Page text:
The Board has identified particular qualifications, attributes, skills and experience that are important to be represented on the board as a whole, in light of the Company’s current needs and its business priorities. The Board believes that it should include some directors with a high level of financial literacy and some directors who possess relevant business experience as a Chief Executive Officer or a President or like position. Marketing and real estate development and management are the core focus of our business and therefore, the Board believes that marketing and and real estate development and management should be represented on the Board. The Company’s business also requires compliance with a variety of regulatory requirements and relationships with various governmental entities. Therefore, the Board believes that governmental, political or diplomatic expertise should be represented on the Board.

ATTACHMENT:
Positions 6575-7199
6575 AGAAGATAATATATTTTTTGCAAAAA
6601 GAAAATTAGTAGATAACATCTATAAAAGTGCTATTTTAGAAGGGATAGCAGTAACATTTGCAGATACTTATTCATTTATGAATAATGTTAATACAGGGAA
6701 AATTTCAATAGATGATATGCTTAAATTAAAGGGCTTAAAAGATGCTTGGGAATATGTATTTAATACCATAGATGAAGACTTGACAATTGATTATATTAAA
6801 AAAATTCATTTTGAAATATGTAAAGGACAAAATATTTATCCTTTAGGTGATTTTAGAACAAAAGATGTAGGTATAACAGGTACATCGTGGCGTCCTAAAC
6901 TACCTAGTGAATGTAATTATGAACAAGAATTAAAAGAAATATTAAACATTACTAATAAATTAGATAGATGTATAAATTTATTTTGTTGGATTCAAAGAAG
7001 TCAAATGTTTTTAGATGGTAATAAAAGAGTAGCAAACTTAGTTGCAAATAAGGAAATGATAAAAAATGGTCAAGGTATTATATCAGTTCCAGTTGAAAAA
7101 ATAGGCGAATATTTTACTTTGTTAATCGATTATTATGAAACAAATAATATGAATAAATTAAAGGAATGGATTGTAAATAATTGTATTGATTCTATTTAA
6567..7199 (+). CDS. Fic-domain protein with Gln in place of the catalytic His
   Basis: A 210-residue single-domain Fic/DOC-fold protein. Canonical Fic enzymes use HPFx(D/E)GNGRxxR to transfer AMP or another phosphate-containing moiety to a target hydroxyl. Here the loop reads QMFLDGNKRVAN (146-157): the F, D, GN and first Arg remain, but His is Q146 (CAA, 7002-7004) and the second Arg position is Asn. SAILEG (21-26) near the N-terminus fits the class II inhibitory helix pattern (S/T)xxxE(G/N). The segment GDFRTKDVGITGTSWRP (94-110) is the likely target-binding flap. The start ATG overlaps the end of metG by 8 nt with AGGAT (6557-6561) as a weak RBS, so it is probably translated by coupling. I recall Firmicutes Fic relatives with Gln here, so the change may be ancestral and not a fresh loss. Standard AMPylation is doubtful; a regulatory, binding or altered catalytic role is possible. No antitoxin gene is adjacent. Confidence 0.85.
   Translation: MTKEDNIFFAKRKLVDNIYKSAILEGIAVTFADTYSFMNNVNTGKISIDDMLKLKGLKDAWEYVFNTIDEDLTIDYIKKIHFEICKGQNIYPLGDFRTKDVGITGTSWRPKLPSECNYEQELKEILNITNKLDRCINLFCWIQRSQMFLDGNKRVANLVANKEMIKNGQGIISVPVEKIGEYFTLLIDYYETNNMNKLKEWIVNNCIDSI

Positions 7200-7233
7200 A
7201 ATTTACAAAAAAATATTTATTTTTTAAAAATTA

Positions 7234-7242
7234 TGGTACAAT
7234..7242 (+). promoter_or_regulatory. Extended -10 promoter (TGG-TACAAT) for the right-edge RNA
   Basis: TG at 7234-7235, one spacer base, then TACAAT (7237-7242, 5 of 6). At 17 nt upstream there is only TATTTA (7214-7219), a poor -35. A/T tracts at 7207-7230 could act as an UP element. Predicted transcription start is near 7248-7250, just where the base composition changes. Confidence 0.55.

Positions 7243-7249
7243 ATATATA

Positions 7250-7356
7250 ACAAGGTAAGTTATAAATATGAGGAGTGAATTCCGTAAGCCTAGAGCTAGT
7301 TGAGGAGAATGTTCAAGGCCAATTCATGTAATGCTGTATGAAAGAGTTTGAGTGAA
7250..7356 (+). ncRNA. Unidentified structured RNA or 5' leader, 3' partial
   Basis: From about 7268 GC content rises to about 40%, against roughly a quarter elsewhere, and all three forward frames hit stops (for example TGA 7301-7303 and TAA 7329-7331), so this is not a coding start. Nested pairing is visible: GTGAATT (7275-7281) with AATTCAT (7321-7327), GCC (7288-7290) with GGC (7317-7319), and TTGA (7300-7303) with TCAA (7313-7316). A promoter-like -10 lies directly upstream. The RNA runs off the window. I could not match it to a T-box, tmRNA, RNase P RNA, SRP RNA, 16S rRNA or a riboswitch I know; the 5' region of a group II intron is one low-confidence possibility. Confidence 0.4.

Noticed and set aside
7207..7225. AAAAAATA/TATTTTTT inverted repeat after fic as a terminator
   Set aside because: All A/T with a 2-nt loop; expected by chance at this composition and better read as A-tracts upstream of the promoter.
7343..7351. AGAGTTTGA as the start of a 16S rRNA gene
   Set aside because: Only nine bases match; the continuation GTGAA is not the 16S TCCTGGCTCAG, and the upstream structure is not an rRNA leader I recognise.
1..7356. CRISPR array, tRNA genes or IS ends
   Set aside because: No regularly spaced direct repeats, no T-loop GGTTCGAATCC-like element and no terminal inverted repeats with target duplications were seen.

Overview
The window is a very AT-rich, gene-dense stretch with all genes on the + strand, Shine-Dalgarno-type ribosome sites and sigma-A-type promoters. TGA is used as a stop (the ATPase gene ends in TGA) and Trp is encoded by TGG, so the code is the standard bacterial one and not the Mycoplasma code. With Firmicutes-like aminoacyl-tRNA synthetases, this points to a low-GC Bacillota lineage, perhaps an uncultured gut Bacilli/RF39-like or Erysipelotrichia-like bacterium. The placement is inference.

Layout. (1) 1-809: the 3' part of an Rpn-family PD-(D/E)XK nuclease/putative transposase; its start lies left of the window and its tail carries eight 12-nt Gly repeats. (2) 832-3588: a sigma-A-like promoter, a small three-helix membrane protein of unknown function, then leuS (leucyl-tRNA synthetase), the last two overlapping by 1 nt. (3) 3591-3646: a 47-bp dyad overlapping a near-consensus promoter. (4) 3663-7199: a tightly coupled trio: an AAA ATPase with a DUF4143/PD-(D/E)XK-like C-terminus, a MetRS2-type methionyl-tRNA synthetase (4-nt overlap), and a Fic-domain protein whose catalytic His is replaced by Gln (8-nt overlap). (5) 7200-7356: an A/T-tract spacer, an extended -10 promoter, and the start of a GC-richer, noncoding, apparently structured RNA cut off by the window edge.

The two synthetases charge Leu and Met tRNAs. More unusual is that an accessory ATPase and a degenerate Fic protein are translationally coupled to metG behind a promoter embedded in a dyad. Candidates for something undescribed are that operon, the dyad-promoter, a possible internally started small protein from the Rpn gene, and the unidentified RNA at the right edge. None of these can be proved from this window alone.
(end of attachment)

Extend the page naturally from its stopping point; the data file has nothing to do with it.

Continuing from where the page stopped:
Board Leadership Structure and Role in Risk Oversight

 

Our Chief Executive Officer and Chairman, Mr. Joh Gong has extensive experience and success with capital raising and investment banking and accordingly, we believe that Mr. Gong is well-equipped and qualified to be our Chairman and Chief Executive Officer. Our entire Board has overall responsibility for risk oversight including related party transactions. We have not adopted written policies and procedures specifically for related person transactions.

 

Term of Office